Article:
- Posted by Elaine Zecher
- On October 19, 2018
- 0 Comments
As we arrive to this week’s section of the Torah, we move from mythic truths to historic truths overflowing with stories of our ancestors. Last week in our Torah portion, images of Noah, the ark, the animals, and the flood filled our imaginations along with a tower built toward the heavens, though it was not meant to be since God interrupted their endeavor and dispersed the people through diverse language and lands.
But this week, we make a shift with the light shining on specific individuals, Abraham and Sarah, designated by God to go forth to birth a faith and a people. What we know of them is not historic fact, but pieces to a puzzle of understanding of where we came from and why. They form a revelatory symphony of information. But what do we do with what the text provides? Did it all happen as described for real?
We live in a time when truth has become “truthiness” and facts are mangled without respect. As a result, we wonder if we can trust any bit of information and have to ask from where it came and the intent of those who speak. Discernment is upon us now.
With good intent, this is actually good practice for a way to understand the historic truths passed down to us by the generations before us.
What do they have to teach and tell?
What did they understand? What are the truths of their lives? What was the context in which they lived? How did they view their world? How did those who wrote about them view their world? To ask and to see is to discover the texture.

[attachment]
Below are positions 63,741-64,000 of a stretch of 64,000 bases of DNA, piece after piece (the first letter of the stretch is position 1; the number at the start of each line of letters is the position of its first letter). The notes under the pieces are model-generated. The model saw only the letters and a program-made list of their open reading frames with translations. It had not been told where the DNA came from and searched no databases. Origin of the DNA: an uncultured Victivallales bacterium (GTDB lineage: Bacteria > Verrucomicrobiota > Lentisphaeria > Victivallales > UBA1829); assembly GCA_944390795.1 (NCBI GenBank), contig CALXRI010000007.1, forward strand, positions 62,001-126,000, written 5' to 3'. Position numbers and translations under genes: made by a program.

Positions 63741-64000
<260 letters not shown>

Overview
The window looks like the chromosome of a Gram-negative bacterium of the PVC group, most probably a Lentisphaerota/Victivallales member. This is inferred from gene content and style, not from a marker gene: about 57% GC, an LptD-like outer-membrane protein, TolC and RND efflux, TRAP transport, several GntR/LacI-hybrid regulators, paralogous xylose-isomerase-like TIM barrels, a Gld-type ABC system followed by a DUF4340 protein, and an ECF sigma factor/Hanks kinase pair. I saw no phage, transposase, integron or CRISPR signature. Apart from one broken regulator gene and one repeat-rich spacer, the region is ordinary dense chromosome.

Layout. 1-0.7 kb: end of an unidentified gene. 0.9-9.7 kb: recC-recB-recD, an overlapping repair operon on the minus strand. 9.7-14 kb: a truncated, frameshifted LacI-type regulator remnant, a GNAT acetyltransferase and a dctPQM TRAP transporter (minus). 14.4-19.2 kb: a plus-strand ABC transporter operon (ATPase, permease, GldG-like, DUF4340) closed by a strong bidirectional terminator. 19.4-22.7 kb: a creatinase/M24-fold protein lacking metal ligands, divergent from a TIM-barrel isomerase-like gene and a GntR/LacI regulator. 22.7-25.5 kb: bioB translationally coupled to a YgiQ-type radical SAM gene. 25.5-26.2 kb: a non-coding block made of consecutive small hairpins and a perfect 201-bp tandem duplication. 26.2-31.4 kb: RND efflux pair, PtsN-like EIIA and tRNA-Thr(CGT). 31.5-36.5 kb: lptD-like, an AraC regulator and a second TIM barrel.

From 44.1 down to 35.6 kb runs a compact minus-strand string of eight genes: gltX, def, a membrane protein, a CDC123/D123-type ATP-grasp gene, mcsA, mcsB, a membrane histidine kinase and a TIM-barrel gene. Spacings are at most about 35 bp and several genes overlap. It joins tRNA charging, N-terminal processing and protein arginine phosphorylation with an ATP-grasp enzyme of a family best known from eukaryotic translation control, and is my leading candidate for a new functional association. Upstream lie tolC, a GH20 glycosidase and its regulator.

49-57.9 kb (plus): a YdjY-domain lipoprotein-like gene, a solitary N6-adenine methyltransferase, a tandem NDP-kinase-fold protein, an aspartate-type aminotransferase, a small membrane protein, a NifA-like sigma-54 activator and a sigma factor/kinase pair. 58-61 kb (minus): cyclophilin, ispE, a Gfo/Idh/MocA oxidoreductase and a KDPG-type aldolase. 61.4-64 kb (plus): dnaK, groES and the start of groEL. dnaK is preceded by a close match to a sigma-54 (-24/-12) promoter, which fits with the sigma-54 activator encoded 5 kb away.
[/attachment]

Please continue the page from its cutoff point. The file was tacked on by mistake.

The word, history, itself contains its intent: “his story” and “her story” provide a personal narrative within the communal framework.
We need to understand our past. Perhaps this is why we find in the book of Job:
Ask the generation past,
Study what their fathers and mothers have searched out
For we are of yesterday and know nothing
Our days on earth are a shadow.
Surely, they, our mothers and fathers, will teach you and tell you
Speaking out of their understanding. (Job 8:8-10)
Inherent in the Torah text is a pathway from the past into the future, a message handed down by those before us to teach, to tell, and to speak to us of an understanding that transcends time and space. But, we don’t receive it without questions. We study what our fathers and mothers searched out. It is an eternal sequence of inquiry.
Abraham and Sarah received the historic call to enter “his and her story” into history. Now the Torah calls us to delve into their lives and reveal new truths for us ready to be discovered.
Qabbalat Shabbat begins at 6:00 p.m.! Live stream HERE. Torah study begins at 9:00 a.m. tomorrow with a short service followed by a lively discussion.
I look forward to your thoughts and reflections, please send them to me directly HERE.